1.) Freezing soil (obvious!)
2.) Clay or other very fine particulate soil that supports ice lensing.
3.) A source of moisture/ground water from below the frost line up into the frozen area.

Getting rid of any one of those eliminates the possibility of frost heave. In our area, I've heard of people insulating around their piers (like morock mentioned above), excavating around piers and replacing clay with course gravel/sand (my option), or installing sump pump(s) in holes under cottage, wired to run all winter pumping ground water out from around the vicinity of the building.

That last option seemed troublesome, as the fellow I talked to that tried it said they had trouble with the water discharge line freezing up in winter.

Some neighbours have tried sonotube piers below frost line with good luck, while others have still had issues. With a belled bottom below the frost line, the pier might not heave upwards, but could still be pushed sideways if ground expands more on one side than the other. That's why I excavated the clay around the pier and backfilled. It's a big job if done by hand, but has not moved in two winters so far.

Brettny
Member
# Posted: 11 Sep 2020 05:20
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For sono tube footings there are premade ones called "big foot" basically an upside down funnel you put your tube on. There not cheap and huge so a big hole is needed.

rpe
Member
# Posted: 11 Sep 2020 08:15 - Edited by: rpe
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Those BigFoot piers look good. A similar one is called 'Footing Tube', which I think is even better, as it includes a tapered plastic column form, rather than the constant diameter sonotube. Foottube.com

With either of those options, serious excavation is required, and a concrete mixer on site is probably a requirement as well given the large volume of concrete involved.

jsahara24
Member
# Posted: 11 Sep 2020 08:52 - Edited by: jsahara24
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I used bigfoots below my sonotubes in my Upstate NY build. I used the 28" bigfoots with 12" sonotubes. The excavation was significant, we used a mini-excavator. Our soils are sand/gravel so they tend to drain and dig well. I had a concrete truck come and pour them all in one day.

They were installed around 2015 and none of them have moved at all. I put the bottoms of the bigfoots approximately 4-5' deep. My area is known for its heavy lake effect snow which tends to insulate the ground and keep it from freezing too deep, that along with the well draining soil certainly helps keep my piers stable.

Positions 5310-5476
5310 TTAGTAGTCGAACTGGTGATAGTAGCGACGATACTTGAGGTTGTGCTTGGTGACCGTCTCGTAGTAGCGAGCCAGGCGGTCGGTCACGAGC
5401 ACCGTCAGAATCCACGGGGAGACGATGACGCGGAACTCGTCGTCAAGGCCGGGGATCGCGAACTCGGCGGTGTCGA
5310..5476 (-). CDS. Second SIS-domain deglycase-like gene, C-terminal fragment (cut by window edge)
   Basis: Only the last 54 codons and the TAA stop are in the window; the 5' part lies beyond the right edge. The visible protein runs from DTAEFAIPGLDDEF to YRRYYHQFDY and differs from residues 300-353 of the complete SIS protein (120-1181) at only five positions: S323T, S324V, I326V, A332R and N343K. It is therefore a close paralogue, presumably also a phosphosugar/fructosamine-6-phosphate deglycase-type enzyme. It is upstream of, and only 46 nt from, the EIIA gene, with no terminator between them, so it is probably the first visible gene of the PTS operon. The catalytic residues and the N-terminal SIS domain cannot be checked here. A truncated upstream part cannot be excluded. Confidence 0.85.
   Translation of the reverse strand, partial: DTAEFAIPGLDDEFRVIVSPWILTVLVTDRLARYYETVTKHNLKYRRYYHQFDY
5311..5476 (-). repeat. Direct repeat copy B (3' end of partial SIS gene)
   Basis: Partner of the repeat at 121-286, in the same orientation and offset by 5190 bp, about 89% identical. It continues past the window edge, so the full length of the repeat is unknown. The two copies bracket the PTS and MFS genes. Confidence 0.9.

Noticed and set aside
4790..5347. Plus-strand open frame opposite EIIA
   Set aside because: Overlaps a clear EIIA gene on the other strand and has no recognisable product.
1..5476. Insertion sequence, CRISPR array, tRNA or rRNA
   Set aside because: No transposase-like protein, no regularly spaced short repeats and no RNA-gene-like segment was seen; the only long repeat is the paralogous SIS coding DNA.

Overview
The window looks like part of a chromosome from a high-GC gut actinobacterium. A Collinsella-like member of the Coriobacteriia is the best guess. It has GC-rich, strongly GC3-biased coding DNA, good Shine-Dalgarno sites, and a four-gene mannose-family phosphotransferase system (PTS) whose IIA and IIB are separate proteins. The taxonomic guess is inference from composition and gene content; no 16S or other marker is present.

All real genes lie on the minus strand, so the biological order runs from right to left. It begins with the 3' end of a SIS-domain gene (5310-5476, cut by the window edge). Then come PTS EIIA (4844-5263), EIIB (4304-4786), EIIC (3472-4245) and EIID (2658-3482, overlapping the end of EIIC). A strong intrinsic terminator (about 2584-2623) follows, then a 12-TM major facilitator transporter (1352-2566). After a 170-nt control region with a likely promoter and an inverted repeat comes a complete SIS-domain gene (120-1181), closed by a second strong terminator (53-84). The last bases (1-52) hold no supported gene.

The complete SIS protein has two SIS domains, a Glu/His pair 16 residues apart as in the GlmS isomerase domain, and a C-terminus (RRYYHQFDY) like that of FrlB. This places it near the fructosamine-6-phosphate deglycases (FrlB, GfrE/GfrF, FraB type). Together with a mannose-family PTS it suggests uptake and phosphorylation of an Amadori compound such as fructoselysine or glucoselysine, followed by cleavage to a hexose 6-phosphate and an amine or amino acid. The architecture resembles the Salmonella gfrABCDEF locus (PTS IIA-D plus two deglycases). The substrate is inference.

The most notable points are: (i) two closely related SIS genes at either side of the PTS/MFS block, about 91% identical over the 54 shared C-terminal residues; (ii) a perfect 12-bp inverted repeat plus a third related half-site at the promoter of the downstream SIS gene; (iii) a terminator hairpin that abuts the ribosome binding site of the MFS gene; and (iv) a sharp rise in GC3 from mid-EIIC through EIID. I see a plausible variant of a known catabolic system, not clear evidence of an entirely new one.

In retrospect, I probably could have excavated for a full foundation just as easily as we dug for the bigfoot/sonotubes, however I didn't have the skills to install a full foundation. I do wish I would have, but in reality is hasn't caused me any issues beyond a freezing shower trap when the temps get really cold.

Brettny
Member
# Posted: 11 Sep 2020 09:51
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There is alot more dirt work needed for big foots but to say you could do a full foundation just as easy isnt correct. You need alot more dirt work, poured footings the length/ width of the building then spend days or thousands of dollars on masonry work. Just to gain square footage.

jsahara24
Member
# Posted: 11 Sep 2020 13:38
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Quoting: jsahara24
I probably could have excavated for a full foundation just as easily as we dug for the bigfoot/sonotubes,


Never said the full foundation was just as easy, I said the excavation would have been just as easy....

By the time I dug out for the bigfoots I was basically digging into the area of the next pier. And instead of having to dig a footing trench, I was opening up a minimum of a 36" circle and my soils kept collapsing as they are sand/gravel which tended to increase the excavation....

once they were all set and lightly backfilled, I poured them all in a few hours....Don't get me wrong, I am very satisfied with the bigfoots, I just wanted to point out you're not going to do it with a auger....

Aklogcabin
Member
# Posted: 11 Sep 2020 13:47